Current and Prior Chemistry Research Experience

Marc Schrier
220 South Linden Ave., Suite L
South San Francisco, CA 94080

As a member of the Stacy Group in the Department of Chemistry here at UC Berkeley, I've been working jointly with Professor George Brimhall in the Geology Department to better understand a new Chilean copper ore. Unlike most copper sulfide-based copper ores, this is an oxide-based ore with fascinating environmental and chemical implications as refinement of these ores provides us with an environmentally-friendly route to copper metal. There are several geochemistry questions this ores poses us with. I am currently exploring a variety of routes to prepare this K/Mn/Cu/Co/O ore including hydrothermal, flux and solid state-based routes. Concurrently I am exploring a variety of analytical fingerprint techniques to yield a positive identification match for the materials synthesized. Although I have focused primarily on Cu, Fe and Mo powder X-ray diffraction techniques I am currently investigating electron diffraction as a shorter range diffraction tool. Once these materials can be prepared free of their geologic impurities their thermodynamic properties can be explored to help better model their geologic past.

Prior to the copper ore project I was working to better understand the use of molten nitrate and hydroxide fluxes in the synthesis of mixed valent metal oxides, namely superconductors including La2-xNaxCuO4, La2-xKxCuO4, La2-xSrxCuO4, Ba1-xKxBiO3, Sr2CuO3+x, and Ca2CuO3+x . Here are some of the pieces of equipment I've set up and use all the time.

And sometimes reactions don't go as planned with the equipment and an explosion ensues...

Prior to coming to UC Berkeley, I attended UC Santa Barbara where I received my Bachelors of Science degree in Chemistry in 1992. For the four years while I attending UCSB, I worked under the direction of Professor Galen Stucky in the Department of Chemistry. As a member of the Stucky Group, I worked on the synthesis of several solid state oxide materials by classical solid state, gel, non-aqueous flux, and hydrothermal synthetic techniques. My research began with the study of several Nonlinear Optical (NLO) Materials including KTiOPO4 (KTP) and several of it's isostructural analogs including NaTiOPO4, KVOPO4, KTiOAsO4, and AgTiOPO4. With partial funding from the President's Undergraduate Fellowship, 1990-1991, I worked on the synthesis of a new class of open framework molecular sieves, CsZnPO4, with potential applications in chiral separations and catalysis. After mapping out the Cs/Zn/P/O ternary phase space, I moved on to work with a few catalytically relevant aluminophosphate molecular sieve materials including AlPO4-5, AlPO4-11 and VPI-5. In my last year at UCSB with partial funding from the President's Undergraduate Fellowship, 1991-1992, I prepared a new NLO material with an all-trans titanyl chain unlike the cis-trans titanyl chain found in KTP. The second harmonic generation (SHG) of this material is quite impressive and single crystal structures of this material and several of its precursors have been solved by single crystal X-ray diffraction. They reveal a fascinating molecular building block synthesis from isolated molecules to acentric titanyl chains. Hopefully we'll finish writing up the paper in '96.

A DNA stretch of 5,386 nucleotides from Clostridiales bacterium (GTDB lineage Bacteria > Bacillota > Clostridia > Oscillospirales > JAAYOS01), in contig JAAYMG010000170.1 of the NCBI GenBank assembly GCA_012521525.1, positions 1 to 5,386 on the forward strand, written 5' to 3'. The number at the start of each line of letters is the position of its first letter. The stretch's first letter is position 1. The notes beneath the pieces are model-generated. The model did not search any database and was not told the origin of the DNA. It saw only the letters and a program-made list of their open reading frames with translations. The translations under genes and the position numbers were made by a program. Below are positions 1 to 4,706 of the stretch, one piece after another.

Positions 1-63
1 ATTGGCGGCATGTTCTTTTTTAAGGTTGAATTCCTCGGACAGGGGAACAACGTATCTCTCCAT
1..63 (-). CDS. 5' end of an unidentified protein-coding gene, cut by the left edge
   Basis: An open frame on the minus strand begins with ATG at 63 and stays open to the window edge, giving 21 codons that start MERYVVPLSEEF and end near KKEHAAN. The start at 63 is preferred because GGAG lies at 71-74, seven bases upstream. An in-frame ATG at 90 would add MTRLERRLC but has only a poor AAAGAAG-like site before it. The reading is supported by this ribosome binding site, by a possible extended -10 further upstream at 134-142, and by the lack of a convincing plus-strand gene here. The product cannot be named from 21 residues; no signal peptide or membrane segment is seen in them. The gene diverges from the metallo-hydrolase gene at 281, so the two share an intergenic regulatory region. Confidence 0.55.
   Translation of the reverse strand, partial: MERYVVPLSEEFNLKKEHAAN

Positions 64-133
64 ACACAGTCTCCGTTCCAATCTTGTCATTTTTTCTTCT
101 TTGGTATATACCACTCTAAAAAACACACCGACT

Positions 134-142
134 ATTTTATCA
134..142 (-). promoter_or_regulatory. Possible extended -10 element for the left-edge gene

During the summer of 1991 I worked under the direction of Professor Walter Klemperer at the Beckman Institute at the University of Illinois, Urbana-Champaign as a NSF Solid State Inorganic Chemistry Summer Fellow. While at UIUC I investigated the growth of microporous aluminophosphate molecular sieves (ALPO) including AlPO4-5, AlPO4-8, AlPO4-11, AlPO4-12, and VPI-5 to determine their suitability for seeded hydrothermal crystal growth. Reaction conditions were varied to observe their influence on the phase, size, and quality of the crystals obtained.
During the summers and vacations between 1988 and 1992 I worked under the direction of Professor M. Frederick Hawthorne in the Department of Chemistry and Biochemistry at the University of California, Los Angeles on boron chemistry. My UCLA research began with the synthesis and purification of a variety of substituted organoboranes. I later worked on a Boron Neutron Capture Therapy of cancer project (BNCT) in conjunction with the City of Hope National Medical Center in Duarte, California. This project began with the solid phase Merrifield peptide synthesis of several tetradecapeptide manifolds equipped with the proper functional groups for later conjugation with 10B-enriched carborane-containing peptides. This boron containing manifold was to be linked with a tumor directing antibody, and attached in vivo to cancerous tumors. A mild neutron flux would then destroy the cancerous tumor cells.
In the process of my studies I have utilized a number of synthetic techniques including inert atmosphere and high vacuum environments, extractions, sublimations, distillations, crystallizations, chromatography, including column and HPLC, Schlenk line, seeded growth, ion exchange, gel, hydrothermal, nonaqueous flux (phosphate, chloride, fluoride, sulfate, sulfite, nitrite, nitrate, hydroxide, oxide), and classical solid state techniques, and have had the opportunity to use a variety of instruments including powder X-ray diffractometers (Siemens D5000, Scintag, Rigaku), single crystal X-ray diffractometers (Siemens SMART, Huber, Enraf Nonius CAD4), thermogravimetric analyzer (TGA) (DuPont, Shimadzu), differential thermal analyzer (DTA), differential scanning calorimeter (DSC), solid phase Merrifield peptide synthesizer, 1H NMR, 13C NMR, 11B NMR, Fourier Transform IR Spectrometer, UV-Vis Spectrometer, FAB Mass Spectrometer, Atomic Absorption Spectrometer, Nd:YAG laser (Spectra Physics), potentiostat, galvanostat, and a SQUID Magnetometer (Quantum Design).